Welcome to the New Taylorism! Teacher Education Meets Itinerant Curriculum Theory

Todd Alan Price


The scholarly, discursive work of João Paraskeva goes deep into theory and broad into curriculum study, so broad that in fact it becomes necessary to anchor to shore his sweeping articulation of “Itinerant Curriculum Theory (ICT)” to make meaning. Allowing “progressive curriculum scholars” the chance to come out from the “critical curriculum river” where they have long traveled, Paraskeva’s (2011) germinal volume, Conflicts in Curriculum Theory, attempts a radical departure, and most assuredly sets forth a political agenda. Taken at face value, Paraskeva brazenly advances the idea to decanonize and deterritorialize the curriculum studies field as a whole. My purpose and political agenda is to advance Paraskeva’s work through this book review, and in the effort, make ICT more accessible and perhaps even plausible, by specifically calling for curricularists to unbridle curriculum study from teacher education institutions.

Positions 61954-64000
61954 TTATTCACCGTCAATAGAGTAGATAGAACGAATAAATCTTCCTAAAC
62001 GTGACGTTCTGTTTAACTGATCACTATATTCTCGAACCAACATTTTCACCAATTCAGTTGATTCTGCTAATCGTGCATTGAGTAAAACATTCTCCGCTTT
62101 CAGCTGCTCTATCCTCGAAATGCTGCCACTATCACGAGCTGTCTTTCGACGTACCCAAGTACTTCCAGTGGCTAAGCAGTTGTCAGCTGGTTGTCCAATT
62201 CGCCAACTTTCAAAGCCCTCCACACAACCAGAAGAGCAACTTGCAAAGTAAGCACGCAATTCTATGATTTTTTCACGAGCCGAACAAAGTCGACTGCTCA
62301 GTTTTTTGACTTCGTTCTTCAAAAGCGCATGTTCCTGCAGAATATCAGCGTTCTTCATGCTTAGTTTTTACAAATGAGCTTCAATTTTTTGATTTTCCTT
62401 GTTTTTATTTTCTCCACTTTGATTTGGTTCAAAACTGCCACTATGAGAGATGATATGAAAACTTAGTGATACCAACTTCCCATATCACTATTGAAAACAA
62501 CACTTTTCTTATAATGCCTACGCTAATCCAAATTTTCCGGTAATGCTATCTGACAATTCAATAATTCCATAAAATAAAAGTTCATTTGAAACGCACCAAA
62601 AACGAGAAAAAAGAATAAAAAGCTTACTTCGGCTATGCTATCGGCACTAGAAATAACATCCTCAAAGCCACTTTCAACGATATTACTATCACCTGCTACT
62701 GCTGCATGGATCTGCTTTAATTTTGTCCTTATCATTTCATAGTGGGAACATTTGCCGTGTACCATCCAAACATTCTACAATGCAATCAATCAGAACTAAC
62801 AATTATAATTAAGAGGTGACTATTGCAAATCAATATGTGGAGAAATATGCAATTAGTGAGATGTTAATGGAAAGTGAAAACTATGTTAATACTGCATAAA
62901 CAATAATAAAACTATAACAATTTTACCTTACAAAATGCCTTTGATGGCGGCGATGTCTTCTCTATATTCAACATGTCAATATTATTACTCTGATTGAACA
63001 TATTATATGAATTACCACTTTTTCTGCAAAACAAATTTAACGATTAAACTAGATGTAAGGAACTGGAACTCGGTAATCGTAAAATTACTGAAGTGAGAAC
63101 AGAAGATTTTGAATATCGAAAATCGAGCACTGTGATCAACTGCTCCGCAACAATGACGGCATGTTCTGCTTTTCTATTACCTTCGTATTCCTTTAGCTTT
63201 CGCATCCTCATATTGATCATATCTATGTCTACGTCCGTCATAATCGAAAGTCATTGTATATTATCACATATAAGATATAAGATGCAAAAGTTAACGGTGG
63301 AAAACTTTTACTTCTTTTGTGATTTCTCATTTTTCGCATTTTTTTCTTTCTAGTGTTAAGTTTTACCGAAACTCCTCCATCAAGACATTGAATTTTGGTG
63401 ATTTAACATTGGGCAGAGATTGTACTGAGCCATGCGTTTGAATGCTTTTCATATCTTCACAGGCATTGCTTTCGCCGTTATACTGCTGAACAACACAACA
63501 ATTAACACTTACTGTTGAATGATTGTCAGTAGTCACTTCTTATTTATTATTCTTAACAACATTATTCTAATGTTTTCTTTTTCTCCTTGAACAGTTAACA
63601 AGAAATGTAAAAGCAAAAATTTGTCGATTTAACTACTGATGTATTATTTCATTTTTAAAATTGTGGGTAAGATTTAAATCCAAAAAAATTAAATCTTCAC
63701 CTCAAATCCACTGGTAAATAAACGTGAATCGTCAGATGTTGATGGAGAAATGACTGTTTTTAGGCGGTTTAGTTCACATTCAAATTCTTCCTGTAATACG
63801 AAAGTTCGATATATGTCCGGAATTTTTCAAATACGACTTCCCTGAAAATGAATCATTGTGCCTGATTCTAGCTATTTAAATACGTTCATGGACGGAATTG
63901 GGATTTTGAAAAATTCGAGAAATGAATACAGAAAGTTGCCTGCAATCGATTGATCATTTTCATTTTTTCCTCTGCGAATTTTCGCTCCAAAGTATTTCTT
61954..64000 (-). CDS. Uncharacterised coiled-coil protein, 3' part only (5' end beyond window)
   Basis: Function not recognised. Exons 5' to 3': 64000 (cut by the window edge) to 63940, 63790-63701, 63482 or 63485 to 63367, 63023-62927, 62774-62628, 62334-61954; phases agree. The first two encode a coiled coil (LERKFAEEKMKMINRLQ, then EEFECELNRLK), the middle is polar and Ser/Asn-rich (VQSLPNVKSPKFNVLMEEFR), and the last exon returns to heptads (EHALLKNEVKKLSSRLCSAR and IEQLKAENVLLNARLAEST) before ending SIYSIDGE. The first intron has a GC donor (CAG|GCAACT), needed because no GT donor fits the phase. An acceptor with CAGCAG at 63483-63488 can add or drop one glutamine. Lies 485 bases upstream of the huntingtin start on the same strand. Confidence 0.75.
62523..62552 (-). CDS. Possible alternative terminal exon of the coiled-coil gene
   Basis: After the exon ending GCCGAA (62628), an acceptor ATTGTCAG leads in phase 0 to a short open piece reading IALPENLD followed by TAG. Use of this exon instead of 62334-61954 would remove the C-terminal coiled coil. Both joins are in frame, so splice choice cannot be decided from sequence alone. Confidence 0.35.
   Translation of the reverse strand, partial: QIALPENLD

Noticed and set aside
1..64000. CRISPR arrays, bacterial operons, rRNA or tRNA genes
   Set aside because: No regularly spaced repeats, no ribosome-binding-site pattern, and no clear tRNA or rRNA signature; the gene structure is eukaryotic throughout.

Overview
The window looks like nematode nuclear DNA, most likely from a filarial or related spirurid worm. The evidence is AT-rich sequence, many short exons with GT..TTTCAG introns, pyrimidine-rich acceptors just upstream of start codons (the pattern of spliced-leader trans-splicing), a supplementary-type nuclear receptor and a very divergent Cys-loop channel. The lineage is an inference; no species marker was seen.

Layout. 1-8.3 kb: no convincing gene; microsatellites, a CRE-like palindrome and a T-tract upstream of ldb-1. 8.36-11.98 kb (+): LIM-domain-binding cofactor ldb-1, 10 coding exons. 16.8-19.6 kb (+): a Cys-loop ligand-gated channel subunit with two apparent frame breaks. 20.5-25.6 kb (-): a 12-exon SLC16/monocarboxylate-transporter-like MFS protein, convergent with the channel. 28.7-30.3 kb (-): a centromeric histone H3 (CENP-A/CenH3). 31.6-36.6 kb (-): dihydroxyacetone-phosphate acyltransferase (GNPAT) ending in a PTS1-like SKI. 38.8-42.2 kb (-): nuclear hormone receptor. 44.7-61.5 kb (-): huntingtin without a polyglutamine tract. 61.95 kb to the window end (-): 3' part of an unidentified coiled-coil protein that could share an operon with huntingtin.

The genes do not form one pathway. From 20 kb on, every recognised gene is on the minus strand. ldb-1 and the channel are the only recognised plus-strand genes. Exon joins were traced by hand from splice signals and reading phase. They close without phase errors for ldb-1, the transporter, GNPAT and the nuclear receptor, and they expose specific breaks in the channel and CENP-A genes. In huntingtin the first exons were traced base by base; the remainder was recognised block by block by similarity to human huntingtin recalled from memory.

Todd Alan Price is Director of Policy Studies and Chair of Educational Foundations and Inquiry in the National College of Education, National Louis University. He has authored and co-authored several books, chapters, and articles concerning curriculum study, teacher education, educational policy, technology in education, service learning pedagogy and civic engagement curriculum. He is a contributing member to the American Association for the Advancement of Curriculum Studies (AAACS), working in 2015-16 as nominations chair and currently as the conference program chair, 2018-20. Price is a steady and enthusiastic contributor to the Internationalization of Curriculum Studies Taskforce. He has lectured internationally in Northern Cyprus (2016), Adana, Turkey (2015-16); Ottawa, Canada (2015); Braga, Portugal (2013); Rio de Janeiro, Brazil (2012); Hanzhou, P.R.C. (2014), Beijing, P.R.C. (2006, 10), Shanghai, P.R.C. (2005, 06), Chifeng, P.R.C. (2010), and Qingdao, P.R.C. (2010), Hanoi, Vietnam (2010); Oxford, Great Britain (2006, 10); Tutzing, Germany (2003); and Miramar/Havana, Cuba (2003).

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